In Moths to the Flame, Gregory J. E. Rawlins took lay readers on a tour of the exciting and sometimes scary world to which computers are leading us. This new book is for those who are new to computers and want to know what is "under the hood." It shows what computers can do for us and to us. It tells the story of how we became slaves to our machines and how our machines may one day become slaves to us. Written in an accessible, anecdotal form, Slaves of the Machine presents the birth of the computer, charts its evolution, and envisions its development over the next fifty years.
"For two decades now I've been awaiting a book explaining computers and their social consequences to literate readers without using any unnecessary jargon or pedantry -- or math. I wanted such a book to lend to all those friends who've pestered me about computers and to all the computer science students who've asked me about computers over the years. I particularly wanted a book that I could buy for my father, who's an accountant of the old school, to explain something of the mysterious world I live in." Gregory Rawlins, who teaches artificial intelligence at Indiana University, got tired of waiting for that book and decided to write it himself.
In Moths to the Flame he takes us on a humorous yet thought-provoking tour of the world wrought by modern technology, a technology, he points out, that is rooted deep inside the military: a technology that when applied to everyday life, may have startling results. Unlike space technology, today's technological race won't simply bring us Tang-flavored Velcro.Rawlins educates by entertaining. His stories and anecdotes enliven and surprise us while increasing our awareness of technology itself as a player in the political and commercial climate of our times. In our headlong rush toward networked humanity Rawlins raises serious concerns about our future jobs and our future wars: we can figure out what kind of job to get today if we know where technology is taking us tomorrow.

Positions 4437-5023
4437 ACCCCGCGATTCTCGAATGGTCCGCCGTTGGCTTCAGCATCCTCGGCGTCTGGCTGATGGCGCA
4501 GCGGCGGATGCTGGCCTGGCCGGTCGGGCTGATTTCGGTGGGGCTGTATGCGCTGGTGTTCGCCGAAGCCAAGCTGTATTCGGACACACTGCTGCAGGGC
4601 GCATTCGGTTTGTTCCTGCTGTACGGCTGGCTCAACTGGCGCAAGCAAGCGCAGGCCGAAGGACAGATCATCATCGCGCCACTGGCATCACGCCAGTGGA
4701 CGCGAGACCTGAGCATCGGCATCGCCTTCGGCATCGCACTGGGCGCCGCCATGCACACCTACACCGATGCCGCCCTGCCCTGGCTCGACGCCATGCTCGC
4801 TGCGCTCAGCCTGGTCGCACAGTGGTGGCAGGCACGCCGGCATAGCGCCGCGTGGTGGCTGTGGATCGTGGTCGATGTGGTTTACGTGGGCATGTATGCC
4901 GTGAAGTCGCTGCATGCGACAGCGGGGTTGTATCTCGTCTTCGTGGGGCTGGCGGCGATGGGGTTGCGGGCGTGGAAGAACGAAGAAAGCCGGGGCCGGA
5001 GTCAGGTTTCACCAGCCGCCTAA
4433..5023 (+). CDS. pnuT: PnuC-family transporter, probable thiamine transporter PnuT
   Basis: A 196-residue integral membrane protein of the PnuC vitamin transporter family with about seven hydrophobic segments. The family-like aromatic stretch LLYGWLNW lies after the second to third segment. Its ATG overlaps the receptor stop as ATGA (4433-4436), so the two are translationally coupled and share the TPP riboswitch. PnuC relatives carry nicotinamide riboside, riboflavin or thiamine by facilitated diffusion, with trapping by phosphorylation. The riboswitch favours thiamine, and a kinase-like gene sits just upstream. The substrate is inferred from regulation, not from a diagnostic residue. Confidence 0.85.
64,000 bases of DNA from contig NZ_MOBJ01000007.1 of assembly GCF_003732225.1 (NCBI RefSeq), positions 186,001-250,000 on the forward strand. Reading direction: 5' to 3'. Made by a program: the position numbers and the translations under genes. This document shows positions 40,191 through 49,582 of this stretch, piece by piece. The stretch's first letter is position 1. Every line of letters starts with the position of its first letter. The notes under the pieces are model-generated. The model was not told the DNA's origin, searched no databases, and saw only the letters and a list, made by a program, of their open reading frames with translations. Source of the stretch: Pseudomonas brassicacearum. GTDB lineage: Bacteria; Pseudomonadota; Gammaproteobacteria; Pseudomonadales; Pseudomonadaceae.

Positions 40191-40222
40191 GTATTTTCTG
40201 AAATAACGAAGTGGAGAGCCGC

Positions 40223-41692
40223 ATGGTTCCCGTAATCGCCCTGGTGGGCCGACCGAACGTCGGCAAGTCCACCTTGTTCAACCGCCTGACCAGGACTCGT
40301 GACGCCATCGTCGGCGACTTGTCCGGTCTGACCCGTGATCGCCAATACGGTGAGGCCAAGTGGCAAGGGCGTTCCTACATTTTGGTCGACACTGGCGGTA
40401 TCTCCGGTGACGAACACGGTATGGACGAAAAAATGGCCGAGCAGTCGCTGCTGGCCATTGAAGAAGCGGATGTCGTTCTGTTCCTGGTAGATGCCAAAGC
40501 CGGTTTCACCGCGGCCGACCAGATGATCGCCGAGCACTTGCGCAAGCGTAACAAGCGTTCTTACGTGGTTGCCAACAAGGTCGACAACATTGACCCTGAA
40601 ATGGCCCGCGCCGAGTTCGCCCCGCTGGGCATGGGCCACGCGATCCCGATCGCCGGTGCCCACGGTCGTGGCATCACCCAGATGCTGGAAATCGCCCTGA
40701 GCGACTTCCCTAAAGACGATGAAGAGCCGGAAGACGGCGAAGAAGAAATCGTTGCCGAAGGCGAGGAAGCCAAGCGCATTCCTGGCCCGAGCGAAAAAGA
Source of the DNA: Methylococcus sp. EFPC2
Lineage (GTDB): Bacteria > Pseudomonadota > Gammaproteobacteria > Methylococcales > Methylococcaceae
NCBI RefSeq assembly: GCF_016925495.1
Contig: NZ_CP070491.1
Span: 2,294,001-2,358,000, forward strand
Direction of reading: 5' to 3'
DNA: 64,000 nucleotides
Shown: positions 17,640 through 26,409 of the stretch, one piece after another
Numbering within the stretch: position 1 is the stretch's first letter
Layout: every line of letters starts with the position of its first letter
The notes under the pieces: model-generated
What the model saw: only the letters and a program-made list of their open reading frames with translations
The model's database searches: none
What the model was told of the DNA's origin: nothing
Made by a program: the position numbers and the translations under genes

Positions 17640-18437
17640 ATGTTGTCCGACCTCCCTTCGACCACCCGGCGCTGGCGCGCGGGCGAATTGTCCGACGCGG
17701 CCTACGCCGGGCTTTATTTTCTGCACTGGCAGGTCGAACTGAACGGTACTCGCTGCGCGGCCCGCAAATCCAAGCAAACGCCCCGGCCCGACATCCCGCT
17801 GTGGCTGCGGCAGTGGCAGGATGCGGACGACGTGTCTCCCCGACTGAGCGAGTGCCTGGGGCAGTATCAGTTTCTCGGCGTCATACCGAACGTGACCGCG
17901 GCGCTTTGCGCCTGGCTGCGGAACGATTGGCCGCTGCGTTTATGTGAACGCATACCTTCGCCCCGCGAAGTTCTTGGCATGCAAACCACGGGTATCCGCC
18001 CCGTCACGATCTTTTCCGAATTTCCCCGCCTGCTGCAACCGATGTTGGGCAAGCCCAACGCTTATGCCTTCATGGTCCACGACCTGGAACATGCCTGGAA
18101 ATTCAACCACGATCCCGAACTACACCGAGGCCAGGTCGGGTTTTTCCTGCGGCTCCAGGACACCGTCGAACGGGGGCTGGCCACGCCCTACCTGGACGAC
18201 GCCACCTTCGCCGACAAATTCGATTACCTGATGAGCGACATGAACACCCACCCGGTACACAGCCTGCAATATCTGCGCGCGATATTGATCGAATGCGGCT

The book's first four chapters explore the worlds of privacy, virtual reality, publishing, and computer networks, while the last four focus on social issues such as warfare, jobs, computer catastrophes, and the future itself. Throughout unusual, eye-opening analogies and historical comparisons -- from Egyptian hieroglyphics to the sewing machine to the codebreakers of World War II -- give us a context for the computer age, showing how new technologies have always bred intertwined hope and resistance. Provocative yet balanced and sophisticated, Moths to the Flame is an indispensable guidebook to the future: a Baedeker for the Brave New World. A Bradford Book